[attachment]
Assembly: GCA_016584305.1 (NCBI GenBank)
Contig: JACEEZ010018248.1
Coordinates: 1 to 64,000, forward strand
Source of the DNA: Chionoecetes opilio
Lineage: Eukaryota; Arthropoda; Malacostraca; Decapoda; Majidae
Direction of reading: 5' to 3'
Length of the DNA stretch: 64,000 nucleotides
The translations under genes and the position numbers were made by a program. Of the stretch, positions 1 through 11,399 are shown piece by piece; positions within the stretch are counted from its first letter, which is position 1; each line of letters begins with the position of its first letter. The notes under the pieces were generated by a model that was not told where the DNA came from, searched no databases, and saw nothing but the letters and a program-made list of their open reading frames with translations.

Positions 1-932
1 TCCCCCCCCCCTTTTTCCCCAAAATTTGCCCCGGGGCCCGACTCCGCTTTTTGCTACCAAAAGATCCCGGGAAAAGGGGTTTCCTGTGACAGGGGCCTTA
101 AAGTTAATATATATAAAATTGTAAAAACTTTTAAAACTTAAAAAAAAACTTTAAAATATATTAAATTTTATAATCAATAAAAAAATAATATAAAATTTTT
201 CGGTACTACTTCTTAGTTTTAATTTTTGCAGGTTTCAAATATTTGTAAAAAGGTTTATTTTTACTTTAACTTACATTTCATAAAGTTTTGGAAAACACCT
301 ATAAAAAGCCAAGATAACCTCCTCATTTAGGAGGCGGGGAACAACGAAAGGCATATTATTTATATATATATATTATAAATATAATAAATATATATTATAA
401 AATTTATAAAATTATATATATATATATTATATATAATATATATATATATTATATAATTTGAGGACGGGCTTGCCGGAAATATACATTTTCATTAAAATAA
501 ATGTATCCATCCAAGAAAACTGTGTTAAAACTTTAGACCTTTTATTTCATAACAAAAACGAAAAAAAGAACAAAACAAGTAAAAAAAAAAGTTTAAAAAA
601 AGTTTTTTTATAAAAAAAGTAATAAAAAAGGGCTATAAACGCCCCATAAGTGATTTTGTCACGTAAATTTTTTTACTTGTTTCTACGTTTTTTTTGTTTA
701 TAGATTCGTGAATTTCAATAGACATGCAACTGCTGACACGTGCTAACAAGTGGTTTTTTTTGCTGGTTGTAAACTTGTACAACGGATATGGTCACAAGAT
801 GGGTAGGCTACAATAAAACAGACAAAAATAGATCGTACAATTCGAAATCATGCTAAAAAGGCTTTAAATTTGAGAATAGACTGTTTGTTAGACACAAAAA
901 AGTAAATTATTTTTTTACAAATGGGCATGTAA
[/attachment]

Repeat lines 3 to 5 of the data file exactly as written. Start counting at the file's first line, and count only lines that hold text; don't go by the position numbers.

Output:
Coordinates: 1 to 64,000, forward strand
Source of the DNA: Chionoecetes opilio
Lineage: Eukaryota; Arthropoda; Malacostraca; Decapoda; Majidae